Support of more than $1.5 million has been awarded to two new Future Fellows at UniSA to progress research in nanomaterial surface structures for applications in health and environmental contexts, and the development of intelligent photonic sensors for applications across the energy and manufacturing sector.
Drs Melanie Ramiasa-Macgregor and Stephen Warren-Smith have been named Australian Research Council Future Fellows in the 2020 round of funding.
In a project to discover and map how nano objects adsorb or stick to larger surfaces but with features of comparable size, Dr Melanie Macgregor hopes to make discoveries that will benefit industries from manufacturing and energy production to biology and biomaterials.
Funding of more than $790,000 will support the development of more reliable nanoengineered biosensors and biomarkers for the health and medical sector and improve the sustainability and efficiency of the energy industry through a greater understanding of surface interactions at the nanoscale.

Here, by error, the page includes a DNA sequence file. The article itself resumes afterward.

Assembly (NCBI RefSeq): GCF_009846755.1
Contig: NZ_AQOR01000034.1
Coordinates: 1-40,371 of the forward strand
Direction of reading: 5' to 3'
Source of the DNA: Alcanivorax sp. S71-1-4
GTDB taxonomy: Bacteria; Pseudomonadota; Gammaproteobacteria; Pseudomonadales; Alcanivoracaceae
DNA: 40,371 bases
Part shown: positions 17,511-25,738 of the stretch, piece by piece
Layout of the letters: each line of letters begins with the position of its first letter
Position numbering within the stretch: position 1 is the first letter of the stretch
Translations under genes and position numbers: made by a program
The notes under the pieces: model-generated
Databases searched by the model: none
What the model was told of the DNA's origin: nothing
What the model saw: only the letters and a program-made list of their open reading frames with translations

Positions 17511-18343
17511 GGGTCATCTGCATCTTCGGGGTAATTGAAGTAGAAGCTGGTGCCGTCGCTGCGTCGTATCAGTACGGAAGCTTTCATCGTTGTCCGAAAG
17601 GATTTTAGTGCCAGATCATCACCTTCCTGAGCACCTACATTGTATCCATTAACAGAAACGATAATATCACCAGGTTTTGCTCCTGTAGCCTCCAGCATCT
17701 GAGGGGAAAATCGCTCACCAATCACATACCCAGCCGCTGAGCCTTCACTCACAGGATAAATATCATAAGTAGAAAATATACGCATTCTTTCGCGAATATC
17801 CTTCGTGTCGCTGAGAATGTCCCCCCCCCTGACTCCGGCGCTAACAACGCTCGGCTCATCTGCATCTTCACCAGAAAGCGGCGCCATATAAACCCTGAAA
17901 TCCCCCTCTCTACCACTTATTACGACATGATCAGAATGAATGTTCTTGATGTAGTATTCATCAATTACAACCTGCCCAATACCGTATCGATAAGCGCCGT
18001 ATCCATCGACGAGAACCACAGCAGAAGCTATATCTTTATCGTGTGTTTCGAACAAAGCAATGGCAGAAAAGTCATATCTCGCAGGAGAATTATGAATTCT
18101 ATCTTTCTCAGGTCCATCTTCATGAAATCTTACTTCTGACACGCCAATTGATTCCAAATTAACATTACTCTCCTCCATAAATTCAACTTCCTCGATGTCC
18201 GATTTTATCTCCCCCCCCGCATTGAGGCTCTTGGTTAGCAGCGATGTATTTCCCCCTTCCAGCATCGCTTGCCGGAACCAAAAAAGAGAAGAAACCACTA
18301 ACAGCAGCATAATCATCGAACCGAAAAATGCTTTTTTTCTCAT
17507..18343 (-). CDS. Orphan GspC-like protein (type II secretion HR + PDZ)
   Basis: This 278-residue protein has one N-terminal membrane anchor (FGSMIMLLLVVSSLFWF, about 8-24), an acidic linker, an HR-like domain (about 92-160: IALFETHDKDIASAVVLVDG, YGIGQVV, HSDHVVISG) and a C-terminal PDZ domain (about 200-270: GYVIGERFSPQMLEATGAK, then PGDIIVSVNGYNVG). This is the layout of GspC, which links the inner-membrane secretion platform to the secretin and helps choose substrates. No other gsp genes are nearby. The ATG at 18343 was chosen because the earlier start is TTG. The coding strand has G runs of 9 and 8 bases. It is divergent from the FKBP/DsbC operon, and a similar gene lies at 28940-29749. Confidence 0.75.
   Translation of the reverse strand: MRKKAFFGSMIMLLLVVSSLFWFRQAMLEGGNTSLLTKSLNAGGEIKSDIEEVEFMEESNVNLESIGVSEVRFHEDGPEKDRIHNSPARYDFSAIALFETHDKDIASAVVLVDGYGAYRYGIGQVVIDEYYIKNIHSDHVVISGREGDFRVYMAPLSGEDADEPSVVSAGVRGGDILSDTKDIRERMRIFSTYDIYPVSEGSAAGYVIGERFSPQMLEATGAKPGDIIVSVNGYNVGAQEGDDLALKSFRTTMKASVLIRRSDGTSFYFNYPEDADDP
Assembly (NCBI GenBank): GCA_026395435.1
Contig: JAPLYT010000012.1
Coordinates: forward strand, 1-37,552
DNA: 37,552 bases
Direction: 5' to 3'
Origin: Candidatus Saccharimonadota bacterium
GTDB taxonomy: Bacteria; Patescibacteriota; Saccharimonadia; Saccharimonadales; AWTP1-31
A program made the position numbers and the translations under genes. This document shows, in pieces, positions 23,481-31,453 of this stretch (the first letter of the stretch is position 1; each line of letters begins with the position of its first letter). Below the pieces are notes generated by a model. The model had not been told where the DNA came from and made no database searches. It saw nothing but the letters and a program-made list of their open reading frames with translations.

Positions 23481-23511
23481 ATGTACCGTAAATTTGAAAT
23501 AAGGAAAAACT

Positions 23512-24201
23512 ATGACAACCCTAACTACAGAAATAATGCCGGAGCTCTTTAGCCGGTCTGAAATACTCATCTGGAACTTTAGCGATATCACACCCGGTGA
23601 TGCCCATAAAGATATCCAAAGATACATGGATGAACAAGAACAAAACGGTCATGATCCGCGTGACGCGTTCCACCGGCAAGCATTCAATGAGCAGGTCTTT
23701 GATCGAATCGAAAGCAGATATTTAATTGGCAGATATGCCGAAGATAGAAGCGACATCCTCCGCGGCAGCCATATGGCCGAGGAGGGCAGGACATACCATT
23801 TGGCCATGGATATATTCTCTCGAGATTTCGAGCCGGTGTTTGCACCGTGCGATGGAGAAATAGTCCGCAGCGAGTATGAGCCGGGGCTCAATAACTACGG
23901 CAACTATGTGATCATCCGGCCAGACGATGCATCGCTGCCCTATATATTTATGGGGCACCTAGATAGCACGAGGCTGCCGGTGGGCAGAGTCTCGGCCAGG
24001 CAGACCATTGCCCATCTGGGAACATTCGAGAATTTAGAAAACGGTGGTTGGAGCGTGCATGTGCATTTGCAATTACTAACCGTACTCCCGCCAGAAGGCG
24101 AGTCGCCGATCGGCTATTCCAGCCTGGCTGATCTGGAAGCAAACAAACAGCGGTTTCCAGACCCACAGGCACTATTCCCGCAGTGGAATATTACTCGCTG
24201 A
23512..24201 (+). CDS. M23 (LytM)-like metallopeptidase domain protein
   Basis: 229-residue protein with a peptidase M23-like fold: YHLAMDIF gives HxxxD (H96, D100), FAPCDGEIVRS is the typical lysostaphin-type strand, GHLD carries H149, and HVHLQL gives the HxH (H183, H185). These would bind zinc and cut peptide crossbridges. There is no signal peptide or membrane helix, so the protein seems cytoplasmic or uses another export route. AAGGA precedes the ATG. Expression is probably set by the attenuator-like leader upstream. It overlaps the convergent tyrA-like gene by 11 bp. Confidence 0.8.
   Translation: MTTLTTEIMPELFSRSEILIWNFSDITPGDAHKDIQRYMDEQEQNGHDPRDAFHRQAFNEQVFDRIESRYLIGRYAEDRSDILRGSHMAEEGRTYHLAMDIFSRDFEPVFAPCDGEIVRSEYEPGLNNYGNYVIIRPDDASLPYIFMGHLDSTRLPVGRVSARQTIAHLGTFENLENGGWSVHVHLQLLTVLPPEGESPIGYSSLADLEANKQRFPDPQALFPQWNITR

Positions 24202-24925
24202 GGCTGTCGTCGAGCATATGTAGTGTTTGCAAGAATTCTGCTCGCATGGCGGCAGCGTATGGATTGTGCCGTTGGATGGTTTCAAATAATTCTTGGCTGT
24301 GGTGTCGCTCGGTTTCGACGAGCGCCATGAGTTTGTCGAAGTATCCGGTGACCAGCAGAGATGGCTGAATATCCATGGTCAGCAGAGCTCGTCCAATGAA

With the commencement of his Future Fellowship, Dr Stephen Warren-Smith will take up a position at UniSA’s Future Industries Institute to develop the next frontier in photonic waveguide sensing where machine learning will play an important role in transforming conventional photonic waveguide systems.
The almost $780,000 research project will employ machine learning to develop new photonic sensing systems able to measure and monitor extreme temperatures in harsh industrial settings such as power plants and smelters to contribute to greater safety and energy efficiency.
Congratulating the new Future Fellows, UniSA Deputy Vice Chancellor Professor Marnie Hughes-Warrington says the successful applications are an indication of the excellence of their research and its responsiveness to industry challenges.
“The work both Melanie and Stephen will spearhead will have a significant industry impact and contribute to our goals for more sustainable and healthy societies.”